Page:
The city dropped plans late Tuesday to install a court-appointed official to oversee compliance with Emergency Manager Kevyn Orr's plan to shed more than $7 billion in debt.
The so-called “plan monitor” was eliminated from an updated version of Detroit’s debt-cutting plan filed Tuesday in bankruptcy court. The position was scrubbed because it was unnecessarily given financial oversight and other provisions included in legislation governing the “grand bargain” — a $660.8 million plan to soften pension cuts and shield the Detroit Institute of Arts collection from creditors.
“After discussing it with the mayor and with the state of Michigan, the emergency manager (Kevyn Orr) determined such a monitor would have been superfluous to the financial oversight and reporting requirements already required as part of the 'Grand Bargain' legislation that was signed into law,” city spokesman Bill Nowling said Wednesday. “The plan monitor idea came from discussions that occurred before the Grand Bargain legislation passed.”
The move came five days after the city’s bankruptcy team first publicly revealed the proposal, which would have left Detroit under prolonged and apparently unprecedented court oversight.
The plan monitor idea was a response to concerns raised by U.S. Bankruptcy Judge Steven Rhodes. The post-bankruptcy monitoring proposal was included originally to give Rhodes an option for long-term oversight.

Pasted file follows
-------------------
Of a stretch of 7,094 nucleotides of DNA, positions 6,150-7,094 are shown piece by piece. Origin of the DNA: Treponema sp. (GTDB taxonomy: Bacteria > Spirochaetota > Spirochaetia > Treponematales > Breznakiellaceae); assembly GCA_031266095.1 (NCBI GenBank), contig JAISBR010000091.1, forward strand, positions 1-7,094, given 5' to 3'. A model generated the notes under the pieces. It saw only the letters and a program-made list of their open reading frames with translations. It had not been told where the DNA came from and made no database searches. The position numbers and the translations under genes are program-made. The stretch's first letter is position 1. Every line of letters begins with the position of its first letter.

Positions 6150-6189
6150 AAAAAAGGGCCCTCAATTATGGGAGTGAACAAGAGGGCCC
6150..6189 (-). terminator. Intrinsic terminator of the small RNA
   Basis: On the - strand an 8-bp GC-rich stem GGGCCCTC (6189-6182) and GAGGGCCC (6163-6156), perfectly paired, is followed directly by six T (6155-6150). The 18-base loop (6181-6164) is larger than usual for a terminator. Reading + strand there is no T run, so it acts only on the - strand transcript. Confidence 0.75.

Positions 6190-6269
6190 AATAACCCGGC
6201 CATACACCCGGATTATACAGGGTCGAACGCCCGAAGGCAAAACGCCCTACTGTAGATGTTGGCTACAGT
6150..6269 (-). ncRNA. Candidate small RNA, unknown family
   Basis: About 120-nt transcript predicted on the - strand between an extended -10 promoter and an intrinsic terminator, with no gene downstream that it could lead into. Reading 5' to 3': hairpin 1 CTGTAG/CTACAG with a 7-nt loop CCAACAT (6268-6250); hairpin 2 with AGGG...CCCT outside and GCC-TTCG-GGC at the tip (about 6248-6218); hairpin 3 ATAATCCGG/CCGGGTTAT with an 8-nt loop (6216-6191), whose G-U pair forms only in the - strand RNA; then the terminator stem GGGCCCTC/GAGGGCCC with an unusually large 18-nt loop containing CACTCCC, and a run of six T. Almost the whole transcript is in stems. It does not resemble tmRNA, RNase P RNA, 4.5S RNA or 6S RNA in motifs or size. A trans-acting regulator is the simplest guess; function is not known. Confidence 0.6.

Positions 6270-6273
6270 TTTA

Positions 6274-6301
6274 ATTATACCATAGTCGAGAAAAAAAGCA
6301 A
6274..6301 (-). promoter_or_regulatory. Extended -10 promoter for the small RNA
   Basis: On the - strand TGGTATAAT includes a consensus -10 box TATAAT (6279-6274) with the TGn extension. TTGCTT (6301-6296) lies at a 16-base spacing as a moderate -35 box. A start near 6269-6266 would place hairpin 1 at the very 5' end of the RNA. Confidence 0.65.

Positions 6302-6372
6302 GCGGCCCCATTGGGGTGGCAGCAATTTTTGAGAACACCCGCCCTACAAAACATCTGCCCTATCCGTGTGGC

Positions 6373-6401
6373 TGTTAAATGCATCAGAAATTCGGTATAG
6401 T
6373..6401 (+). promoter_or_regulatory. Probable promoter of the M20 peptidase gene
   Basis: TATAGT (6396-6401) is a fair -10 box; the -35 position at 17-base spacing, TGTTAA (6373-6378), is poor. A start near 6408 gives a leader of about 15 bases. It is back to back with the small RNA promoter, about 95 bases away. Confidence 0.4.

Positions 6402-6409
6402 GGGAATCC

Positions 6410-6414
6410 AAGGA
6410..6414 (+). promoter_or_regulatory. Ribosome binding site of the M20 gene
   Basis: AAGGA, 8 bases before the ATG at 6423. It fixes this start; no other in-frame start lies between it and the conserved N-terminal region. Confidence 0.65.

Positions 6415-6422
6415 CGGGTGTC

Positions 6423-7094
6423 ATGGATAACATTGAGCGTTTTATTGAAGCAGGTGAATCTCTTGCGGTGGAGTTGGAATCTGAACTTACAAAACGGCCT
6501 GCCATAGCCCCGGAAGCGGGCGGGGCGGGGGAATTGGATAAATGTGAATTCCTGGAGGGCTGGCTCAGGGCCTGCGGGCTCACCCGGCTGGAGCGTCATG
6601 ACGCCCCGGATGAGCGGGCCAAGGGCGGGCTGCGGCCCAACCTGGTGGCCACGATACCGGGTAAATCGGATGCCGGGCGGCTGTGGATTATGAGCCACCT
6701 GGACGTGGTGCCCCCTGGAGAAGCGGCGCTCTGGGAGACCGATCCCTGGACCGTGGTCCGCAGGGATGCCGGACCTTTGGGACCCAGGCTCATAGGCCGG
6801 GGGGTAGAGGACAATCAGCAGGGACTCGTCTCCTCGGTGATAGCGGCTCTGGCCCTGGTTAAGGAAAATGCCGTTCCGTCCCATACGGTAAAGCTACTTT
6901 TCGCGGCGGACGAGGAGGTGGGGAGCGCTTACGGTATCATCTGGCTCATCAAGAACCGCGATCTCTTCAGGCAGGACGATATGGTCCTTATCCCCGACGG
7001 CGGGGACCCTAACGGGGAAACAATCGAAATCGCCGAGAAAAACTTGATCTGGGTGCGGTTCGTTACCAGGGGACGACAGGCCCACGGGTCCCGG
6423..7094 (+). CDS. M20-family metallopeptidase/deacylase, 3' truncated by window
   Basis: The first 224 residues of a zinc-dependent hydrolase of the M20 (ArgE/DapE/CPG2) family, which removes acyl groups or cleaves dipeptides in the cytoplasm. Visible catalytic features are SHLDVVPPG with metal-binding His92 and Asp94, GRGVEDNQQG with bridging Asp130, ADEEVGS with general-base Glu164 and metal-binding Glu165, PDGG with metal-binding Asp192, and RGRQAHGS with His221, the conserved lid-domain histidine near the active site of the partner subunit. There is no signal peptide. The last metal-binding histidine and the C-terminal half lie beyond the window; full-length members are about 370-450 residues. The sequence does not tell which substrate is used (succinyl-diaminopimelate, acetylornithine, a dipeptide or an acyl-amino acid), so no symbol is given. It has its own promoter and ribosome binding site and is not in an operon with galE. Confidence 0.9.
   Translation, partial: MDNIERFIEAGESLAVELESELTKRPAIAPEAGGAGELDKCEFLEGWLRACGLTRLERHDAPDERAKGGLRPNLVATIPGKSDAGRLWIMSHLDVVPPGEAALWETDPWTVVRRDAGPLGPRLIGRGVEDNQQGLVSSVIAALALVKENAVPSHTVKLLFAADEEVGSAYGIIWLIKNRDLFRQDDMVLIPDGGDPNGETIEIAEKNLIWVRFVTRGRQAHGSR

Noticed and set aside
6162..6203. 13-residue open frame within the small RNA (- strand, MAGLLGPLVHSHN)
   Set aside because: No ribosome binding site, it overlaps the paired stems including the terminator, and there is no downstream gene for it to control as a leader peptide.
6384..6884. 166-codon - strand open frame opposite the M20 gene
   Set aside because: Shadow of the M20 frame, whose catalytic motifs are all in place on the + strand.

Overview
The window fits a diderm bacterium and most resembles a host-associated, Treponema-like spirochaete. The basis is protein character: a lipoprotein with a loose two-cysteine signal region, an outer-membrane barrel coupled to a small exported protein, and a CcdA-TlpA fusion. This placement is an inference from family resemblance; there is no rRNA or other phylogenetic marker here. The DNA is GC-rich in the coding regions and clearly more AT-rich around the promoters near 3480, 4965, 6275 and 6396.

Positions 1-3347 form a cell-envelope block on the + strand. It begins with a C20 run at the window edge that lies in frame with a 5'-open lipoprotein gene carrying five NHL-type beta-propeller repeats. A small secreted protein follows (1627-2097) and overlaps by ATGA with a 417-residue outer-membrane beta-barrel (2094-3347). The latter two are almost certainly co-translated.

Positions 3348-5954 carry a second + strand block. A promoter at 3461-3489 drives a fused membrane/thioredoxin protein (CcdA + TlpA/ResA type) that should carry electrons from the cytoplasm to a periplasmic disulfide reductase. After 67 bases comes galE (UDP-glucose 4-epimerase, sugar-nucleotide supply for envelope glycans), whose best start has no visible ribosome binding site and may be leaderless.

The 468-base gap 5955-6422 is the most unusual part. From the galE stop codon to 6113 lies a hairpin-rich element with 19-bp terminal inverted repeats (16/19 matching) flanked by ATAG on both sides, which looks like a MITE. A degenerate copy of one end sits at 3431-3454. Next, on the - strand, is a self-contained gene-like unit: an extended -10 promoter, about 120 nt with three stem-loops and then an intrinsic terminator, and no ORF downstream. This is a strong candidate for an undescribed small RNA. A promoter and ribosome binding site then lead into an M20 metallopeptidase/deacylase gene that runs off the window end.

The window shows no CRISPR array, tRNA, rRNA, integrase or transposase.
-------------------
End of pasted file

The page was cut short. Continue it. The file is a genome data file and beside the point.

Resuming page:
The monitor, appointed by Rhodes, would have filed quarterly reports with the court and have power to subpoena records and answers from the mayor, City Council, pension fund trustees and officials overseeing health-care trusts.
Orr's legal team proposed the monitor as being a neutral expert skilled in restructuring, accounting, municipal finance and budgeting, preferably for municipalities with "annual revenues of $250 million or more," according to the filing.
Several types were excluded from consideration: "The plan monitor shall not be an appointed or elected official of any governmental unit currently serving in such capacity and shall not be a former appointed or elected official of the city or the state."
That would seemingly eliminate Orr, a Washington, D.C., bankruptcy expert, who was appointed by Gov. Rick Snyder in March 2013 to takeover the city.
Aside from the monitor, city officials also would be under the scrutiny of a new nine-member Financial Review Commission the Legislature established last month as a string attached to $195 million in state aid for city pensions.
The commission, which will be dominated by state government appointees, will have veto power over city contracts exceeding $750,000 and could remain active for at least the first three years after Detroit exits bankruptcy. Under the new oversight law, if Detroit can meet certain financial benchmarks, the commission would go away after a 10-year period of dormancy.